In 2017, pupils launched their #NaeStrawAtAw campaign on social media after learning how plastic can kill seabirds, fish, turtles and cetaceans. Since then they have been working with businesses and other schools about ending the use of plastic straws and adopting more eco-friendly alternatives.

Lisa Perrie, Principal Teacher, explains: “Last year we ran a few really successful campaigns raising awareness of single use plastic.  This year our focus is on litter and the fact that the litter we drop on our streets and in our playground can ultimately end up in the ocean.

“We have created some sassy sea characters who are all pretty miffed at our lack of care with our rubbish.

“That’s why we are asking schools and businesses across the city to do something simple in the week running up to World Oceans Day.

“We will be creating some pretty spectacular scenes around our playground drains and would love for other schools across the city to do the same.  Our hope is this would create a visual link between the discarded litter on our streets and playgrounds to the scunnered seals in the ocean.”

To help with this, the Sunnyside Ocean Defenders have created some sassy Scottish sea characters for schools to replicate – from a Scunnered Seal, a Bilin’ Basking Shark to the Crabbit Crab and Devastated Dolphin.

Councillor Anna Richardson, Glasgow City Council’s Convener for Sustainability and Carbon Reduction, congratulated the pupils once again for their commitment.

She said: “Sunnyside Ocean Defenders continue to impress us all with the drive and motivation of the pupils.

“They have a firm understanding of the consequences of dropping and generating litter and what can happen when people disrespect our natural environment. And they are doing something positive to try to prevent it.

“Highlighting what is a very important issue in a fun, hands-on way is a great way to raise awareness among our young people.”

Schools are encouraged to take a picture of their colourful drains and post it on social media, tagging @sunnysidepri in the lead up to Saturday, 8 June.

Image of Ocean Defenders and their Sassy Sea characters

Further images of the sassy sea characters are available on request. Please contact Vicky Bond, GCC Press Office.


Glasgow’s Early Learning & Childcare expansion plans – flexible rental policy agreed

Early learning and childcare across the city received another boost this week when Councillors at the City Administration Committee agreed a flexible rental policy that will see private, social enterprise or third sector nursery providers benefit from the national expansion plans for families.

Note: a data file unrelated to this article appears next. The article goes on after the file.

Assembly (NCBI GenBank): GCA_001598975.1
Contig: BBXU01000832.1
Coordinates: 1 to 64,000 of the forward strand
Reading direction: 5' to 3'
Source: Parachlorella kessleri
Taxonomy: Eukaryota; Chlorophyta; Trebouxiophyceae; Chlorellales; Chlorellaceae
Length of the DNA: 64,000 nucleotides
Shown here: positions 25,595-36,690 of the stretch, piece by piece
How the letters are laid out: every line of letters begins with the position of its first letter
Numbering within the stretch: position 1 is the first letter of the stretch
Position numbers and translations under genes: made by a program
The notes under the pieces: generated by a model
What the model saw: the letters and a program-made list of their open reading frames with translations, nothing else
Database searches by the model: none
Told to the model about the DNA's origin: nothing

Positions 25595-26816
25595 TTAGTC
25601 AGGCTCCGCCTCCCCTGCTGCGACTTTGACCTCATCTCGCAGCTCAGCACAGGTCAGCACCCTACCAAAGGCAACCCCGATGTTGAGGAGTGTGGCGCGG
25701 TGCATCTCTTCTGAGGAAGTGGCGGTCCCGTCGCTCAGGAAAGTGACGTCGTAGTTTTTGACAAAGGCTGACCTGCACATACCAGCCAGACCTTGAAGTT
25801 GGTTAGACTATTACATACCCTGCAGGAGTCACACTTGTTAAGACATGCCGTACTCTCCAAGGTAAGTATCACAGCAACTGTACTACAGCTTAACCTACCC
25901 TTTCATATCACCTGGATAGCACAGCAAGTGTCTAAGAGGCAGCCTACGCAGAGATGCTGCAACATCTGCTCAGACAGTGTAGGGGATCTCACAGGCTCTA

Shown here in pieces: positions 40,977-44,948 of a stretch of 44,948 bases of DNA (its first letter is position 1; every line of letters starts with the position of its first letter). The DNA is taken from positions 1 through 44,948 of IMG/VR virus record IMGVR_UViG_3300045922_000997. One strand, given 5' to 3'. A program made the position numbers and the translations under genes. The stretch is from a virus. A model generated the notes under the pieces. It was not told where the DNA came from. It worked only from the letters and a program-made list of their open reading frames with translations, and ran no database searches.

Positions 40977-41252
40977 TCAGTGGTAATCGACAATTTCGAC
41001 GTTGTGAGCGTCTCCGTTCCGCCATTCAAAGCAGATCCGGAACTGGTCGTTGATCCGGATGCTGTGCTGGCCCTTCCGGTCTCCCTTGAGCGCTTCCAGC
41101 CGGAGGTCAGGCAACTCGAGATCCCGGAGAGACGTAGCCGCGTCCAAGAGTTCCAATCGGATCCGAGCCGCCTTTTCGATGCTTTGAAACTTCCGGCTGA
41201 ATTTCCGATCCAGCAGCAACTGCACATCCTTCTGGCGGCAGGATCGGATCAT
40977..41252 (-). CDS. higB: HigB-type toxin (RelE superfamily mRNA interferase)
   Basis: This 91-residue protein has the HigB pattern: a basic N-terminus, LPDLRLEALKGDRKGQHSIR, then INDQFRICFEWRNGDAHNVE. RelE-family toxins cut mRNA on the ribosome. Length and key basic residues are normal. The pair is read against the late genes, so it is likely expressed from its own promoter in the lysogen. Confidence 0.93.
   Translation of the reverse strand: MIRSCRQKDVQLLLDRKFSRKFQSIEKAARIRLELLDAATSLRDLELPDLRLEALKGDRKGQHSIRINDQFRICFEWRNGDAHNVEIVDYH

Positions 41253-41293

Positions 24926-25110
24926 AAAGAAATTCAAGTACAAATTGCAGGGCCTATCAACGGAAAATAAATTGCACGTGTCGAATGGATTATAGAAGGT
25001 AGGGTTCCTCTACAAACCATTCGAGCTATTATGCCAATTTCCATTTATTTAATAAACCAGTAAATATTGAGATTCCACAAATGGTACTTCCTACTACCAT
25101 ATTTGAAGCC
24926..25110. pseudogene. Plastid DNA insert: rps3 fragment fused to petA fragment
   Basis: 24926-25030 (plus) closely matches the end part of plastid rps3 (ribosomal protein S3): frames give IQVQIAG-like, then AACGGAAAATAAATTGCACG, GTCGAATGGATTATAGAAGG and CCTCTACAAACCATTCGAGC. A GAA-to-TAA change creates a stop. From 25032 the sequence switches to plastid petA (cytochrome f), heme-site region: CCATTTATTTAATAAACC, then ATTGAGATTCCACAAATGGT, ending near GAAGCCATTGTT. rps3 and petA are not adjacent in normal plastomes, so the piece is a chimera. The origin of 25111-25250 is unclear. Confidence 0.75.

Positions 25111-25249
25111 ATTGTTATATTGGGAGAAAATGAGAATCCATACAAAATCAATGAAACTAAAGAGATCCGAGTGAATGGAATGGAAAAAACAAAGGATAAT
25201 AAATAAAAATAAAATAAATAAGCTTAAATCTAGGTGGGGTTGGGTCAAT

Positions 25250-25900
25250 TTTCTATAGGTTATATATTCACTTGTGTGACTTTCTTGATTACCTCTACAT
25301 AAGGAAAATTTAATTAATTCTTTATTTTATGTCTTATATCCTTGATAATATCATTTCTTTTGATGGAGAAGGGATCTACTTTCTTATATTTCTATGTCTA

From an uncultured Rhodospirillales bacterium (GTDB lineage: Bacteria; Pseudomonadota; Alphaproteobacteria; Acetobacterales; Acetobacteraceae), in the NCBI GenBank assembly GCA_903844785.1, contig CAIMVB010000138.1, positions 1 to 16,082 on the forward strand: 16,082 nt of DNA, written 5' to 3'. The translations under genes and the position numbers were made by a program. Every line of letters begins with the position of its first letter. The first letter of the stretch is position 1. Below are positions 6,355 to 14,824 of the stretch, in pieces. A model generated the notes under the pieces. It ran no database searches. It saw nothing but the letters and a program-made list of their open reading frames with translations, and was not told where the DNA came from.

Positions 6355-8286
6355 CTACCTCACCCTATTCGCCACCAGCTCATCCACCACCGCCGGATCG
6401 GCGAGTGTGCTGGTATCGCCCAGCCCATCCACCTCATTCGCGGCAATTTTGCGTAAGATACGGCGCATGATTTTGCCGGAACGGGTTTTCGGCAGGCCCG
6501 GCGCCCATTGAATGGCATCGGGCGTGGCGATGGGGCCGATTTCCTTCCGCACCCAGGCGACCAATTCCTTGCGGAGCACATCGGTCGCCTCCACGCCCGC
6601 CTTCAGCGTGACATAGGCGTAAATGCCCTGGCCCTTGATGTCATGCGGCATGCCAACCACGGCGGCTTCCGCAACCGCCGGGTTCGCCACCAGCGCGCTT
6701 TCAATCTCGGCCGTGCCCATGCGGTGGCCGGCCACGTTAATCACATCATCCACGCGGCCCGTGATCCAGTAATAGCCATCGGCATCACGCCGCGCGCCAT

Glasgow is on track to deliver the national 1140 hours fully funded expansion plans for families by August 2020.

This will see families with eligible 3 and 4 year olds across the city offered the opportunity to benefit from almost double the number of funded hours currently available nationally.

As part of our expansion plans, Glasgow families with an household income of £45,000 or less will be able to access 900 hours in our nurseries and partner providers from the new term this August with some families already accessing 1140 hours in Council nurseries.

The new, bespoke rental policy will also allow for greater flexibility for parents and carers as part of the Council’s expansion plans as providers are given opportunities in council buildings across the city.

A capital investment of £44.1million was announced in February this year to build or refurbished eight additional early learning and childcare facilities across the city.

The flexible rental policy is seen as an incentive to our partners to operate in areas of the city that might not otherwise be financially viable.

Councillor Chris Cunningham, City Convener for Education, Skills & Early Years said: “As we roll out and plan for the national expansion plans for early years and childcare and the increase of funded hours from 600 – 1140 hours for our families, we’ve looked at a number of ways in which we can work with our partner providers and stakeholders to maximise benefits across the sector.

“The commissioning paper agreed at City Administration Committee today is proof of our commitment.

“This is a really exciting time for early learning and childcare in the city and I’m delighted that we are able to offer additional benefits to our funded providers and the third sectors as part of the expansion plans and give them financial reassurance of our continued support.”


Record amount of funding to be allocated by Council for affordable homes in Glasgow

A Glasgow City Council committee today (13 June) was told that the city has a budget of over £104million – the highest-ever figure – for its 2019/20 Affordable Housing Supply Programme (AHSP).  This funding will help deliver over 3,500 affordable homes in Glasgow over the next two years.


The committee also approved the building of new affordable homes through this programme.


The figure of £104.44million for the AHSP covers funding not only for the continuation of ongoing projects and the beginning of new projects, but also for medical adaptation to homes in Glasgow, allowing tenants to remain in their own homes.


In terms of numbers, there are 1325 homes in ongoing projects, with some of the biggest developments in Govan, Dalmarnock, and Govanhill, and 2094 homes in new projects, with the biggest developments in Calton, Hamiltonhill, and the former Victoria Hospital site.  A further 106 affordable homes are being built in East Balornock through the LSVT programme for housing associations who acquired former Scottish Homes’ estates.